The project was initiated for the large Chavín exhibition at the Museum Rietberg in Zürich. Its core is a 3D documentation of the ceremonial temple complex in the Andes (3,200m high) along with some important stone monuments of the Chavín culture. These scans were the basis for multimedia exhibition contents as well as further research and restoration purposes.

Different technologies were deployed for the project: high-resolution structured light scanning, terrestrial laser scanning and “structure from motion” 3D photogrammetry. Airborne 3D photogrammetry was carried out using a powerful octocopter and a motorized paraglider.

Scanning the temple complex took three people less than three weeks. Single objects of national Peruvian importance, like the Tello obelisk, the monumental Lanzón cult statue and some Chavín reliefs were also scanned with submillimeter accuracy.

A monumental CNC-milled 1:1 replica of the 4m high statue ”Lanzón” was constructed according to the scanning data. Our multimedia specialists created different multimedia installations, visualizations and a virtual reconstruction of the temple for a 15 minute 3D documentary.

The exhibition catalogue was enriched with many maps, figures, reconstructions and impressive aerial images.

A Swiss TV crew accompanied the 3D documentation work at Chavín. The 11-minute report can be seen here: SRF film “Digitizing an Andes temple” (German language).

The film of the exhibition - now in full length

The temple complex of Chavín de Huántar discovered at the beginning of the 20th century lies in the Peruvian region of Áncash at about 3200m above sea level. It originates from the 2nd and 1st centuries BC. and is regarded as the centre of the Andean mother culture named after her.

In addition to the complex itself, it is above all the relieved stone sculptures that are of supra-regional importance, with the statue of the gods of Lanzón and the Tello obelisk being particularly noteworthy here. On the latter the oldest known representation of a cosmological concept could be identified.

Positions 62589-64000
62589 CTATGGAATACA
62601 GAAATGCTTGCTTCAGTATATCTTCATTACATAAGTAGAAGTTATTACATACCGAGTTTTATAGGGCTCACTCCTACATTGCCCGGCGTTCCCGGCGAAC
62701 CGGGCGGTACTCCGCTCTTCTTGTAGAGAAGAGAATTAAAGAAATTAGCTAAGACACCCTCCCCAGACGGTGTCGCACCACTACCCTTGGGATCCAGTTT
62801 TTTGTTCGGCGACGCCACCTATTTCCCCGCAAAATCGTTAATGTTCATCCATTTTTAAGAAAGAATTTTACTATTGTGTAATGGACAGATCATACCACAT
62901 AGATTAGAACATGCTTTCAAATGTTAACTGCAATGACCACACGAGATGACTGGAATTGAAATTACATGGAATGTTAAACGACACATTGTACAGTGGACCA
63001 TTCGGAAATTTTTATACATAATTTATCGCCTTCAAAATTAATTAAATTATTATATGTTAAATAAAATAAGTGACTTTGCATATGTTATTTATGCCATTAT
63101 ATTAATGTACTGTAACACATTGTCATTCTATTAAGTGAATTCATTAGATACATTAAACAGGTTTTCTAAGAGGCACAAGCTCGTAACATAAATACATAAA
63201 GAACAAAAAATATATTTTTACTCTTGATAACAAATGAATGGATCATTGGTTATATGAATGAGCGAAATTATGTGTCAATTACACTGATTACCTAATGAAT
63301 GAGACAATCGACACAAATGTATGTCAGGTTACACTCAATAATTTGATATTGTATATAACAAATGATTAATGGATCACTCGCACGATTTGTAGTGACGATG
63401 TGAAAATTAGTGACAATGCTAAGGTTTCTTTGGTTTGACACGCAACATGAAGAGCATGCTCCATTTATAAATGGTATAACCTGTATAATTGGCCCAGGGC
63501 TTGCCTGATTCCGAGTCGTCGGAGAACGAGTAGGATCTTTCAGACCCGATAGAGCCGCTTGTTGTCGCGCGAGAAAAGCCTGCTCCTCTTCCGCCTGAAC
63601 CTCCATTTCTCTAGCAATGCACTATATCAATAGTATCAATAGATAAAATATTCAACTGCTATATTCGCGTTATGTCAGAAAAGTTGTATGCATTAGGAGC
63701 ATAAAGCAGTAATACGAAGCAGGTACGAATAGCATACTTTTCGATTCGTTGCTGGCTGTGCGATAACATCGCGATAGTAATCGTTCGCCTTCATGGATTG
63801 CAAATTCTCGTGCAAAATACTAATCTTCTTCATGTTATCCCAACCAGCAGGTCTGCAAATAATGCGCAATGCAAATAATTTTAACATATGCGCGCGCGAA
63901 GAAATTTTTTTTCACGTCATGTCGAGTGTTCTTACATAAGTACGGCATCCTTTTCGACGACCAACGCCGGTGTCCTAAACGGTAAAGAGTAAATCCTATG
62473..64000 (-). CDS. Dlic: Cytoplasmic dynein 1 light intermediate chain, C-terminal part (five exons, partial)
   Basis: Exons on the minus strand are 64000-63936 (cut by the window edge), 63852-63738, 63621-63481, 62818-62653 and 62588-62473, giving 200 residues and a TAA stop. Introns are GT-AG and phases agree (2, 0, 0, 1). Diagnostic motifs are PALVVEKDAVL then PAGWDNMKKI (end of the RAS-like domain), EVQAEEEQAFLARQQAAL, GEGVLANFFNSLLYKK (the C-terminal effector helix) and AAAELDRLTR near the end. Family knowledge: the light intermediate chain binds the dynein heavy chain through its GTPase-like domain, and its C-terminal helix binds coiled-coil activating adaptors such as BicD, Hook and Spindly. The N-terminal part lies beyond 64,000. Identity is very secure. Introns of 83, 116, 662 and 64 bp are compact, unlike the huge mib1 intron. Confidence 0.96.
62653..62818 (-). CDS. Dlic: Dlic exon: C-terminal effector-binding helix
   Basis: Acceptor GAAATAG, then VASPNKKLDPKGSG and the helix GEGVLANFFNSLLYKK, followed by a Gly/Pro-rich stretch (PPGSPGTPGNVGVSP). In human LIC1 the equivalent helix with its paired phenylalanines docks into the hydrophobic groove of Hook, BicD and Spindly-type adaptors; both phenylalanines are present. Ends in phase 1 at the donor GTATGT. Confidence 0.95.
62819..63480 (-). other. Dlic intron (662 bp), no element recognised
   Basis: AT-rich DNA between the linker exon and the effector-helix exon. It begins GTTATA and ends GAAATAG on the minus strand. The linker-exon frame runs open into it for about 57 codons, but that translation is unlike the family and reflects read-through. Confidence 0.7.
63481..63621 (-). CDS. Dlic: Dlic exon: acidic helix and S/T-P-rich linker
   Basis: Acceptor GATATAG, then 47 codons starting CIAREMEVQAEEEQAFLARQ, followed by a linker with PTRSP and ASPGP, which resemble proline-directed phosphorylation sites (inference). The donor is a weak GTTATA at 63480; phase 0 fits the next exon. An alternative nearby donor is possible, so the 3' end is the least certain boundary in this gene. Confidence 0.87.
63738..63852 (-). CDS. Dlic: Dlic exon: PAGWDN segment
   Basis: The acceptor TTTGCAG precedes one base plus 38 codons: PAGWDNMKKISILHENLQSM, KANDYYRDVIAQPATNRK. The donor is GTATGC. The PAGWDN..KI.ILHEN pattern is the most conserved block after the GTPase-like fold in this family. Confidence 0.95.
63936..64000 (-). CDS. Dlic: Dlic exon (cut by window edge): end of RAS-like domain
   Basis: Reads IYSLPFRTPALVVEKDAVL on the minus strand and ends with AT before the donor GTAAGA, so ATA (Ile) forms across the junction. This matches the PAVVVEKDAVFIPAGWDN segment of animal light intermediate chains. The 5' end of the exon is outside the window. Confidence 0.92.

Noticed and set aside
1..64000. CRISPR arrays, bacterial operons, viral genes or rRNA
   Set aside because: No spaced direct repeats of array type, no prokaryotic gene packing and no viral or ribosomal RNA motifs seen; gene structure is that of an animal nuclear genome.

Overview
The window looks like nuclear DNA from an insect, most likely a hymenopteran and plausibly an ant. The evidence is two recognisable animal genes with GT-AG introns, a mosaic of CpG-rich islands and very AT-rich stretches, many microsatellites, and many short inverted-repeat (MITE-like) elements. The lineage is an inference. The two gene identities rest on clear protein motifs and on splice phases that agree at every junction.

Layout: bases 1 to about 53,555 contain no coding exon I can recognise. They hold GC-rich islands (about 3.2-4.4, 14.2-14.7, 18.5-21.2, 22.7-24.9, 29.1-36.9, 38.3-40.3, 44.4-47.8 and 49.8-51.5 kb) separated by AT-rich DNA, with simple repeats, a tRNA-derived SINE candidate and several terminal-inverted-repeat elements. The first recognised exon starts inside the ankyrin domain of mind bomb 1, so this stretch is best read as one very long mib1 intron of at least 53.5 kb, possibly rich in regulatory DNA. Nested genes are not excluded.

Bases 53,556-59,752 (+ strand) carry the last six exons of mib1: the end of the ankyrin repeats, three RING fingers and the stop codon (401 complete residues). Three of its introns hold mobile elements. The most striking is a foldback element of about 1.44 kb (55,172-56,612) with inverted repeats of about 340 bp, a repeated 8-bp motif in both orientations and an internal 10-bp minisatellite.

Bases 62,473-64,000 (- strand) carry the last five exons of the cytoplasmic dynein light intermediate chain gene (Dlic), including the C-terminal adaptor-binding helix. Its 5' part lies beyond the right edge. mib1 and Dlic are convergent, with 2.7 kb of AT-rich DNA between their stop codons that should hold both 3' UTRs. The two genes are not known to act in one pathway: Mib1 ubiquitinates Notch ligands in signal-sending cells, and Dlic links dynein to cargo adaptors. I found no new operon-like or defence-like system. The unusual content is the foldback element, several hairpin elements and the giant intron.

For the exhibition “Chavin – Peru’s Mysterious Andean Temple” at the Rietberg Museum in Zurich, the multimedia specialists from ArcTron have now realised a virtual reconstruction of the complex in its most recent construction phase, based on the survey results compiled in spring 2012. All available data was sifted in cooperation with the surveyors and prepared for further processing.

An almost 20-minute film dealt with the construction history of the installation and its special features such as the intentional construction in the exposed location at the confluence of two mountain streams. In addition, cosmological connections and the construction along two different axes were presented in order to present a highly detailed picture of the cultic actions and processes. The chosen indiviual would follow a temple priest inside the sanctuary, having been intoxicated by drugs, where they would receive the highest honour of viewing the monolith of the Lanzón.